• Nappy squirter: Something like this: that attaches to your toilet plumbing. They’re great for getting poo off clothing and nappies. You can even use it as a bidet. You can buy them like that, or just buy the bits from Bunnings and assemble yourself. Costs about $35 from bunnings. Make sure you buy *pink* plumbers tape to install it though. The pink stuff is teflon coated, and doesn’t leak like the blue stuff!
  • Disposables: We use disposables at night (we’ve never found a cloth nappy that holds enough liquid for our babies overnight!), at daycare, and on trips. The best ones we’ve found are the Aldi mamia ones. They work great for us, no rashes (we had a lot of problems with pampers and rashes, and huggies never fitted right). They’re cheap too, which is always a bonus! You don’t need any nappy disposal systems. Just shake the nappy into the toilet, and shove it in the rubbish bin! We do have a bin we only use for disposable nappies that sits in the toilet though, keeps them together.
  • Wipes: We only send them to daycare. At home, we just wash the babies in the sink when pooey (don’t need to really wipe them when they’re not). You can also just make your own wipes using bits of cloth (polar fleece works great, and you don’t even need to overlock it), just squirt them with some water (you can mix some Sorboline in if you like to make them work a bit better) and wipe their bum. You can chuck it in your nappy pail to wash with the nappies afterwards.
  • Nappy rash cream: we very rarely use it, and never on cloth nappies. When we do use it, sudocream works pretty well!
  • Terry Towel nappies: we never used them as nappies, but they’ve been great for mopping up messes of all sorts. We still use them on a daily basis almost 5 years after we purchased them!


  • Bottles/teats: We only used Philips Avante bottles and teats (1 and 2 hole ones). Only because it was the first brand we tried and it worked for our baby.
  • Storing breastmilk: We used the same bottles as we fed the baby in to store the milk. You can get a pack of 12 or so of them with lids instead of teats specifically for freezing/refrigerating milk/baby food. It means you don’t have to bother transferring the milk, and you have a lot of backup bottles :)
  • Baby food: We just fed baby what we ate (minus salt if possible). We also made big batches of soup and froze them in single serve sizes (using ice cube trays/muffin trays/baby food freezing containers) for days we didn’t have baby-eatable-food and for daycare. When on holidays, baby ate mostly packaged food, he liked the rafertys stuff. He got pretty sick of them after a week or two of eating them though, so I wouldn’t recommend making them a regular feature of their diet. Best saved for emergencies! Our baby also loved rice cakes (regular ones are more healthy than ‘baby’ ones, and taste better anyway), all sorts of crackers, and bread. All those things make great food to put in your baby bag when out and about. Once he had enough teeth, he basically ate off our plates when going out anyway. Look up baby lead weaning for a good way to effortlessly raise a non-fussy eater without having to make baby food!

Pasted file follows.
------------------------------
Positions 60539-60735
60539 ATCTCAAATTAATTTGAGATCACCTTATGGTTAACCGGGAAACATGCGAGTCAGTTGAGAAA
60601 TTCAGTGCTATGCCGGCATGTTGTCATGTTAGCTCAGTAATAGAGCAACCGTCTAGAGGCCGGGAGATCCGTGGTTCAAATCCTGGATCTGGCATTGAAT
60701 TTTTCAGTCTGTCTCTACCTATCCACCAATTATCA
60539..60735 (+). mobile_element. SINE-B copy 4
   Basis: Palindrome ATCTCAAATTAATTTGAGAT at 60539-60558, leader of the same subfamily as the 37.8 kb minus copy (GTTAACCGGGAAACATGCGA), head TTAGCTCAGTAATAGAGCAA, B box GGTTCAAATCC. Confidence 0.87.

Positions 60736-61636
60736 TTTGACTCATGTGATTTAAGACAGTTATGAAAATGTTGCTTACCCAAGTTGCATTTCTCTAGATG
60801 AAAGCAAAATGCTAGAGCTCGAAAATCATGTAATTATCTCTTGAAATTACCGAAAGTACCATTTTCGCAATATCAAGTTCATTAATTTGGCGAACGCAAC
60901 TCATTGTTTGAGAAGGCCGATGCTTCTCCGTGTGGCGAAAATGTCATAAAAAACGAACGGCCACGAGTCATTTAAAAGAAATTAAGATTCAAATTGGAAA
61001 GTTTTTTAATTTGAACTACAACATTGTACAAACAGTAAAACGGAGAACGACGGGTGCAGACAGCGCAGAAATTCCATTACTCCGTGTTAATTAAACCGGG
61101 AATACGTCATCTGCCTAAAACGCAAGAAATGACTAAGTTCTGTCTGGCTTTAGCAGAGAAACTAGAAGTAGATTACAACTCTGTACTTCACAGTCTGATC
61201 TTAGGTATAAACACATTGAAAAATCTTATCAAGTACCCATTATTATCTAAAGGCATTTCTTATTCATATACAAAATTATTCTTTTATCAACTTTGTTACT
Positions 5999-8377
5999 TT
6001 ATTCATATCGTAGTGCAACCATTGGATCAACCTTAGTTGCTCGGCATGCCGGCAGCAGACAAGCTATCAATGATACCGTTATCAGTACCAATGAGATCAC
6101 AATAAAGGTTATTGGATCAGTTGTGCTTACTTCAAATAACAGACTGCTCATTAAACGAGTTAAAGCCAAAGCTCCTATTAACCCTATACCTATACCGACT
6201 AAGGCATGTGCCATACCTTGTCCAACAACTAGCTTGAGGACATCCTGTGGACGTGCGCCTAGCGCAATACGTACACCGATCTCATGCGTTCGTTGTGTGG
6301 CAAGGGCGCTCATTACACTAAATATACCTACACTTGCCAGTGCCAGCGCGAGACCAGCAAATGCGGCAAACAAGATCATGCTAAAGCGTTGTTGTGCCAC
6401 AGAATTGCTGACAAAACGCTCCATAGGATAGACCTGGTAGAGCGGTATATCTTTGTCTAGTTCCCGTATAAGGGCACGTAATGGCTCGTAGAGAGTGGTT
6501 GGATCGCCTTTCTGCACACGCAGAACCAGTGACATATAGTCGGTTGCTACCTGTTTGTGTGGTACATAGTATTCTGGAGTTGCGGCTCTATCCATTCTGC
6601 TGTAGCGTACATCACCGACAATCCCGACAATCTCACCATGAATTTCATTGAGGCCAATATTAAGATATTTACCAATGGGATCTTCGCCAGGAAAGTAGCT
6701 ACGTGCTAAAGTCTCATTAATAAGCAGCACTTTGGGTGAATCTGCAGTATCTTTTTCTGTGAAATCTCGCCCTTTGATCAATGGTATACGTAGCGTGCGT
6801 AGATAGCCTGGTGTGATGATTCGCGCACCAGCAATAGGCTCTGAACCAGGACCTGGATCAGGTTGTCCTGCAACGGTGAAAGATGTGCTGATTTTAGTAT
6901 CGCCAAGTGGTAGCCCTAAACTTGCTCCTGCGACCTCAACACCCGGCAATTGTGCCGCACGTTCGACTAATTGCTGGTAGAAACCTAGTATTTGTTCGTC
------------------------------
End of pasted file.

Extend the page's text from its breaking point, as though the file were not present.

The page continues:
• High chair: IKEA! The cheap one. It’s what all the cafes and restaurants use too. It’s easy to clean, comfortable for baby well into toddlerhood, and because they’re so common, baby doesn’t make a fuss when you eat out! You can always chuck it in the shower if a particularly bad mess happens too.


  • Depending on the season your baby is born, all you need are some onsies or body suites initially. Don’t buy anything else, cos you’re bound to be given heaps of clothes by everyone who visits you! Once your baby is born, and you’ve got all your presents, you’ll know what you’ll need. One piece outfits tend to work best for little babies, two pieces are nice once they’re a bit older (after 3 months or so), it means you only have to change half their outfit when they spew/explody poo. Ask your friends with older babies/children for clothes. Most people have tonnes stashed away, and would gladly pass them on to you too!


  • Another thing you’ll probably get given lots of. Babies don’t need a lot of toys, you’re their favourite toy! We did find having a play gym handy though. Little hanging toys for their carseat/pram are nice too, but wait till the presents are done! :)


  • We used the baby dan baby den to secure our stair area, and the front of a particularly wide door opening. For our kitchen door we use a love’n’care swing gate.
  • Our power outlets are covered, and we got some special child proof powerboards. To plug stuff into them, you need to twist them with the end of the plug. They worked for a while, but curious babies were smarter than them.
  • We attached the computer monitor we use as a tv to the wall.
  • We use mag locks on the cupboards, including in the vanities. Our baby figured out the plastic lever locks in about 2 weeks. The mag lock keys can be stored high above so the baby can’t reach them. They’re available at bunnings. Mysteriously, getting the version with the key included costs less than getting the locks without the key.
  • We replaced our fly screens with secureView. Very important if you live above the ground floor like we do. We’re very happy with the purchase.